By Stacy M. Brown, NNPA Newswire Senior National Correspondent
Mary Wilson was a friend to the Black Press of America, a neighbor to the world, and the radiance she exuded never seem to fade. At 76, the Supremes legend is gone too soon.
Wilson died suddenly late Monday, Feb. 8, at her home just outside of Las Vegas.
“I was extremely shocked and saddened to hear of the passing of a major member of the Motown family, Mary Wilson of the Supremes,” Motown founder Berry Gordy wrote in a statement emailed to NNPA Newswire shortly after 2 a.m. Tuesday.”
Gordy emphasized, “The Supremes were always known as the ‘sweethearts of Motown.’ Mary, along with Diana Ross and Florence Ballard, came to Motown in the early 1960s. After an unprecedented string of number one hits, television and nightclub bookings, they opened doors for themselves, the other Motown acts, and many, many others.”
“I was always proud of Mary,” Berry Gordy concluded. “She was quite a star in her own right and continued to work hard to boost the legacy of the Supremes over the years. Mary Wilson was extremely special to me. She was a trailblazer, a diva, and will be deeply missed.”
Dr. Benjamin F. Chavis, Jr., National Newspaper Publishers Association (NNPA) President and CEO, affirmed, “On behalf of NNPA Chair Karen Cater Richards and all of the 230 African American NNPA member publishers across the United States and the Caribbean, we pause solemnly today to pay tribute and our profound respects to the living memory, legacy and cultural genius of our beloved Mary Wilson. She loved and supported the Black Press of America, and we will always love and keep Mary Wilson’s transformative spirit in our hearts as the NNPA continues to publish truth to power in America and throughout the world.”
In a 2020 interview on the Black Press of America’s “Fiyah!” livestream program, Wilson talked about her life and career and her long pursuit of having Florence Ballard memorialized with a United States Postal Service stamp.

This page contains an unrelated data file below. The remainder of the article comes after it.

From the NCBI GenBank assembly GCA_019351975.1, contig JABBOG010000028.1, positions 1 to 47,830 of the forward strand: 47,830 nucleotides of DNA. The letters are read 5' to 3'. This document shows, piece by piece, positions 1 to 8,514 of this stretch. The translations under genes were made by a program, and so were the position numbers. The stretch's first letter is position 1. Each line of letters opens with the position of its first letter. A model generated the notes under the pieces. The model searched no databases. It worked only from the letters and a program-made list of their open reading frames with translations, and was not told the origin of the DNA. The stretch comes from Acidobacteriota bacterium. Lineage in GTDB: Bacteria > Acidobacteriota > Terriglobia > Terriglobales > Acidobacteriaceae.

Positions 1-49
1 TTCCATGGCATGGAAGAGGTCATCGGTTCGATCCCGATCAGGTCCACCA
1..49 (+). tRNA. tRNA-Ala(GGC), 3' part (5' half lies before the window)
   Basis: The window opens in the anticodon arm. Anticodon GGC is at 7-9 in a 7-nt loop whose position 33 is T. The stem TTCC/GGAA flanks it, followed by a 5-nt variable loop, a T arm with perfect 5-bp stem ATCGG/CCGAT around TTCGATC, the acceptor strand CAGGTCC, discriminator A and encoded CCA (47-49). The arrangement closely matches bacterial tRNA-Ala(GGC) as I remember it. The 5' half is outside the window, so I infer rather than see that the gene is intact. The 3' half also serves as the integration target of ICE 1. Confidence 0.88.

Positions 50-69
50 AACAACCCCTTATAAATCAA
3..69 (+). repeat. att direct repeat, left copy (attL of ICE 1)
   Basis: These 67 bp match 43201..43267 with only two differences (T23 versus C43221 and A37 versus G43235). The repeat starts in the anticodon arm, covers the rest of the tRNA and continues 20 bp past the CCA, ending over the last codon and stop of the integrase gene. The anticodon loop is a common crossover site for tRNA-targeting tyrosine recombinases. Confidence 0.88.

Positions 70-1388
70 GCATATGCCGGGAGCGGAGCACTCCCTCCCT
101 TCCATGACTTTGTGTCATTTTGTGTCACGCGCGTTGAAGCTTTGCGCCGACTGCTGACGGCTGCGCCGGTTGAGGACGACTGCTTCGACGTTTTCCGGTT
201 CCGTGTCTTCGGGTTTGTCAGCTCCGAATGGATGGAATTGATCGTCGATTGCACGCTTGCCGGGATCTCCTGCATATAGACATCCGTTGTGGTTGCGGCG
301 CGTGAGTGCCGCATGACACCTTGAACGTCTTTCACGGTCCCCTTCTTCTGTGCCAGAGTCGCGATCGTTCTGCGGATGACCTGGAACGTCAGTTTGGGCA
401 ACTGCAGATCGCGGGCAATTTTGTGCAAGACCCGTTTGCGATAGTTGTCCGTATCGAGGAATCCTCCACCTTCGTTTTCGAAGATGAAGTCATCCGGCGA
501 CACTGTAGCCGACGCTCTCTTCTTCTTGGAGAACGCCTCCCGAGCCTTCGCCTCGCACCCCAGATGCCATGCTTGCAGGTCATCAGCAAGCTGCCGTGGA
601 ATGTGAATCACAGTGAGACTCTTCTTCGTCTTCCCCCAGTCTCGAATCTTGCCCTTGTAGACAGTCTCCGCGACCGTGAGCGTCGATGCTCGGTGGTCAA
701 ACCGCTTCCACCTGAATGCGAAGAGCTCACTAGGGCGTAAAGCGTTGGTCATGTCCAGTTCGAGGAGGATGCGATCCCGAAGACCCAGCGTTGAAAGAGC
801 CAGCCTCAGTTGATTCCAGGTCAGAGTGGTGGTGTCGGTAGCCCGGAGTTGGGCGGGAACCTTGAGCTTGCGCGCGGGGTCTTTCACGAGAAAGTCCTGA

“People forget that Florence Ballard not only gave us our name, but she formed the group,” Wilson revealed on “Fiyah!”
“It was really Flo who formed us, and I want people to know that. I am putting together a program to get Florence Ballard a U.S. stamp, hopefully, so I want people to send their request and say something about Florence. All those hits were Florence, so when you listening to [The Supremes], it’s about Flo, so I want people who listen to those songs that bring back memories, think about Flo.”
A singer, best-selling author, motivational speaker, businesswoman, former U.S. Cultural Ambassador, mother, and grandmother, the legendary Mary Wilson made great strides on her inevitable journey to greatness.
As an original/founding member of The Supremes, she changed the face of popular music to become a trendsetter who broke down social, racial, and gender barriers, which all started with the wild success of their first number one song.
Formed in Detroit as The Primettes in 1959, The Supremes were Motown’s most successful act of the 1960s, scoring 12 No. 1 singles.
They also continue to reign as America’s most successful vocal group to date. Their influence not only carries on in contemporary R&B, soul, and pop, but they also helped pave the way for Black artists’ mainstream success across all genres.